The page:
Contributor: James Ferguson

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Articles by this author on Caribbean Beat

Illustration by Rohan Mitchell

John James Audubon: The Birdman | On this Day

Issue 145 (May/June 2017) | 0 comments
It’s considered a landmark of ornithology, and it was published one hundred and ninety years ago: John James Audubon’s massive Birds of America. Born in Haiti, Audubon had a restless life spread across continents, but along the way he transformed himself into a leading expert on the birdlife of North America. As James Ferguson explains, his legacy in science and conservation still endures

Illustration by Rohan Mitchell

Harry Belafonte: calypso with a conscience

Issue 144 (March/April 2017) | 1 comment
A beloved musical icon since the 1950s, Harry Belafonte has an equally long reputation as a political activist. And the parallel themes of his public life, entertainment and activism, both have their roots in Belafonte’s childhood in Jamaica. James Ferguson finds out more

Illustration by Rohan Mitchell

The remains of the Danes

Issue 143 (January/February 2017) | 0 comments
Exactly a century ago, the Kingdom of Denmark sold its Caribbean possessions for $25 million to the United States. Commemorated in the US Virgin Islands, the anniversary is little remembered elsewhere — but, as James Ferguson writes, the story behind the event reminds us about the ambitions that drove European colonisation of our region

Illustration by Rohan Mitchell

Who’s your granny?

Issue 142 (November/December 2016) | 0 comments
Sixty years ago, a squadron of battle-hardened guerrillas landed on Cuba’s south-east coast, launching the revolution that would soon grip the world’s imagination. And the heroically leaky boat that got them there? It was named for someone’s grandmother. James Ferguson remembers the story of Granma

Illustration by Rohan Mitchell

The Bianca C: into the deep

Issue 141 (September/October 2016) | 0 comments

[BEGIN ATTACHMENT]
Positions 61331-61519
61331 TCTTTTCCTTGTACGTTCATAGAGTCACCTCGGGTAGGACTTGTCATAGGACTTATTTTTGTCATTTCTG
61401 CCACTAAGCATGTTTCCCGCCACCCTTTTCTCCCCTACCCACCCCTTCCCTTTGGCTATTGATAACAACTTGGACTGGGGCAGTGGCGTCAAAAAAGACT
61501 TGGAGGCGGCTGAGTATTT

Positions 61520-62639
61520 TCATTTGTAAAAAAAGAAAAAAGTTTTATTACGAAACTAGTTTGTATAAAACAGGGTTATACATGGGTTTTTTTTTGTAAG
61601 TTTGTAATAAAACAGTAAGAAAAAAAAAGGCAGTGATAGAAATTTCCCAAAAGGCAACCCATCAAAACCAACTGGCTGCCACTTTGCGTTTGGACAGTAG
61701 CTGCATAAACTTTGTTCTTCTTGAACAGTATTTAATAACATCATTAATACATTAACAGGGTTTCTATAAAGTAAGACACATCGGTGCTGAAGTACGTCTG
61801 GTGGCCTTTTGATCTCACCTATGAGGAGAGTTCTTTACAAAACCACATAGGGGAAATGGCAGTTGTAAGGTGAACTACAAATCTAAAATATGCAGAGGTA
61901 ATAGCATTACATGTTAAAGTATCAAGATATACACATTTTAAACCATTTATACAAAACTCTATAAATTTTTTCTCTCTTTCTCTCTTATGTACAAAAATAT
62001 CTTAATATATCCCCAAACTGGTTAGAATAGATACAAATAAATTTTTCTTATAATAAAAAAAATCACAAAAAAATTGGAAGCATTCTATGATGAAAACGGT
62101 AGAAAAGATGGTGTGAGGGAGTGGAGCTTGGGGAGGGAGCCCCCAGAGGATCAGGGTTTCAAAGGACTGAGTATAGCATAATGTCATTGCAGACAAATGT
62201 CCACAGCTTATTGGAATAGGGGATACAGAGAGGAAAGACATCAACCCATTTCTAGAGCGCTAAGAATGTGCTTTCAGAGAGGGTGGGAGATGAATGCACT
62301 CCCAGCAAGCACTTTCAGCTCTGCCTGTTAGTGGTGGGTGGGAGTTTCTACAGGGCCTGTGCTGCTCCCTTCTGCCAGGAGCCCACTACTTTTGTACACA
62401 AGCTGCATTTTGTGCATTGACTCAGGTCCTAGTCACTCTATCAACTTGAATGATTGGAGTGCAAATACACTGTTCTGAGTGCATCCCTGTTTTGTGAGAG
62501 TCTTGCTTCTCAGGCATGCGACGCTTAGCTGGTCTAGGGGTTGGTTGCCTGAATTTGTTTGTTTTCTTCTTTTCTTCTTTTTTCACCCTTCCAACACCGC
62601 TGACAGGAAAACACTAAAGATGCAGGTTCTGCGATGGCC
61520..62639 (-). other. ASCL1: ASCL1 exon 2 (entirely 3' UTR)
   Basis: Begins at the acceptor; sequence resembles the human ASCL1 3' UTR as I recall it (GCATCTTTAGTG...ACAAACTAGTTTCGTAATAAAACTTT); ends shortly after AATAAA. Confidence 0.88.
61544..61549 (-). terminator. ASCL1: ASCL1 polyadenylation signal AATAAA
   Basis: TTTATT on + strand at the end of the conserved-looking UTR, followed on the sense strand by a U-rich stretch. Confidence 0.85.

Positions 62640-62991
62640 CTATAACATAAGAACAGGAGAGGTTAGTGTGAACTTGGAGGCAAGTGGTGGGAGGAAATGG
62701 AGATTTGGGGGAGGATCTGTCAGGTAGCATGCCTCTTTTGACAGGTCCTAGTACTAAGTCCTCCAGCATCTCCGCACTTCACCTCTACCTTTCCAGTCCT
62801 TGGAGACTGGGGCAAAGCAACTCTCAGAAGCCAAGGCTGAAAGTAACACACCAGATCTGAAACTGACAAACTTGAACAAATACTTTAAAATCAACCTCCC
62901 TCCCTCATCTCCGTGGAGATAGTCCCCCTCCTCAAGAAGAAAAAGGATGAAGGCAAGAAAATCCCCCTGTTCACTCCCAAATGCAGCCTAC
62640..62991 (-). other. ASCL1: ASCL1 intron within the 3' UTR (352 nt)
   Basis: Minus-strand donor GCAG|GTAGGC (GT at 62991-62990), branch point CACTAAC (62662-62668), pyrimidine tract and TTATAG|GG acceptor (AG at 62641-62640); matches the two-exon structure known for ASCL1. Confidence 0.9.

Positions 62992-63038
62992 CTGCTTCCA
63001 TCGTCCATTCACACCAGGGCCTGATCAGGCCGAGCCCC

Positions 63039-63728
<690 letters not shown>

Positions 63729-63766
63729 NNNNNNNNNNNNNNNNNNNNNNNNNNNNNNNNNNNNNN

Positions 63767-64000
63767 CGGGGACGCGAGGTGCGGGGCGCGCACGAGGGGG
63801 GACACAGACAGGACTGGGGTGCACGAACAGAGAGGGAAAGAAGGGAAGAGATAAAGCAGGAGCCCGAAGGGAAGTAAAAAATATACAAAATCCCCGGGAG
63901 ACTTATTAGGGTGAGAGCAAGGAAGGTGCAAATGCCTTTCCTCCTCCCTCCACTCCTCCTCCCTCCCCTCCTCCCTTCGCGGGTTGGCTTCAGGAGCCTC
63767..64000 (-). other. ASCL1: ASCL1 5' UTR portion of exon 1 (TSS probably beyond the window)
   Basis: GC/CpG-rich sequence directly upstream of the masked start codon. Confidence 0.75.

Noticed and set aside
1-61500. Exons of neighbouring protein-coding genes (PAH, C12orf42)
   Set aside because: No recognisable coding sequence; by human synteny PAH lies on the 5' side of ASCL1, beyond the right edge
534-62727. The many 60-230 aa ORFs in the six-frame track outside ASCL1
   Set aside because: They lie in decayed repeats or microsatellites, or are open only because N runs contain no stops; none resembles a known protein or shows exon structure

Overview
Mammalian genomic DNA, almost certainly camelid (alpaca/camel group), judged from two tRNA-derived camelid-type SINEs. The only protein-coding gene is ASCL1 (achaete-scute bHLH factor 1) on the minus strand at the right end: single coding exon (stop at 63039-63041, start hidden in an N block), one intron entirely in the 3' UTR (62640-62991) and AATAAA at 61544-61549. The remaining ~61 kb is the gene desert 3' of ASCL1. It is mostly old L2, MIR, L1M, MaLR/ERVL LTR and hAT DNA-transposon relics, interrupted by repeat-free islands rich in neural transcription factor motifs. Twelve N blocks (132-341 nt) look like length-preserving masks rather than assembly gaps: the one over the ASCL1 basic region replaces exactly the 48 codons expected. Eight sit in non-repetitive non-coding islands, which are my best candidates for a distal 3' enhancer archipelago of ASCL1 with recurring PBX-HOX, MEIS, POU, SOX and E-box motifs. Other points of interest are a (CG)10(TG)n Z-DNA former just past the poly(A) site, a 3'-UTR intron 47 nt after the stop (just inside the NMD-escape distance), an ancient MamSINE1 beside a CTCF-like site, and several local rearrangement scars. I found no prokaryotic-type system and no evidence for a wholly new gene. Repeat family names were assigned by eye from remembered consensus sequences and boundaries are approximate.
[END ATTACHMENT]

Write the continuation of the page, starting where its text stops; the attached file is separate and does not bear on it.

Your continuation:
One Sunday fifty-five years ago, residents of St George’s, Grenada, woke up to a disaster unfolding in their harbour. More than six hundred people on board the liner Bianca C were in grave danger — so dozens of Grenadians leaped into action. James Ferguson remembers the story

Illustration by Rohan Mitchell

Historic gold: the earliest Caribbean Olympic heroes

Issue 140 (July/August 2016) | 0 comments
At the 2016 Summer Olympics in Rio de Janeiro, Caribbean sports fans will have dozens of home-grown champs to cheer on. But the region’s history of Olympic success stretches back more than a century. James Ferguson looks back to the earliest Caribbean Olympic heroes, and how today’s athletes have kept their victorious legacy alive

Illustration by Rohan Mitchell

Wilson Harris — into the interior

Issue 139 (May/June 2016) | 0 comments
The Guyanese writer Wilson Harris, celebrating his ninety-fifth birthday in 2016, has lived far from his home country for many years — but Guyana’s landscape and history continue to haunt his magical imagination. James Ferguson explains how Harris’s novels bring together reality and dream

Illustration by Rohan Mitchell

Voyager among gods

Issue 138 (March/April 2016) | 0 comments
Eighty years ago, an African-American anthropologist stepped off a boat in Kingston, at the start of a journey to investigate Caribbean religion and spirituality. Zora Neale Hurston is better remembered for her fiction, writes James Ferguson, but her book Tell My Horse remains a fascinating record of Jamaica and Haiti in the 1930s

Illustration by Rohan Mitchell

When London was the place

Issue 137 (January/February 2016) | 1 comment
Sixty years ago, in the aftermath of the Second World War, London Transport faced a labour shortage. The solution? Recruit employees in the Caribbean to run the city’s buses and trains. James Ferguson explains how these migrants survived difficult times, and changed the old imperial capital for ever

Illustration by Rohan Mitchell

The artist of Carriacou

Issue 136 (November/December 2015) | 0 comments
When Canute Caliste died ten years ago, he was Carriacou’s most celebrated artist. His “naive” paintings record everyday life in his island, says James Ferguson, with a touch of the magical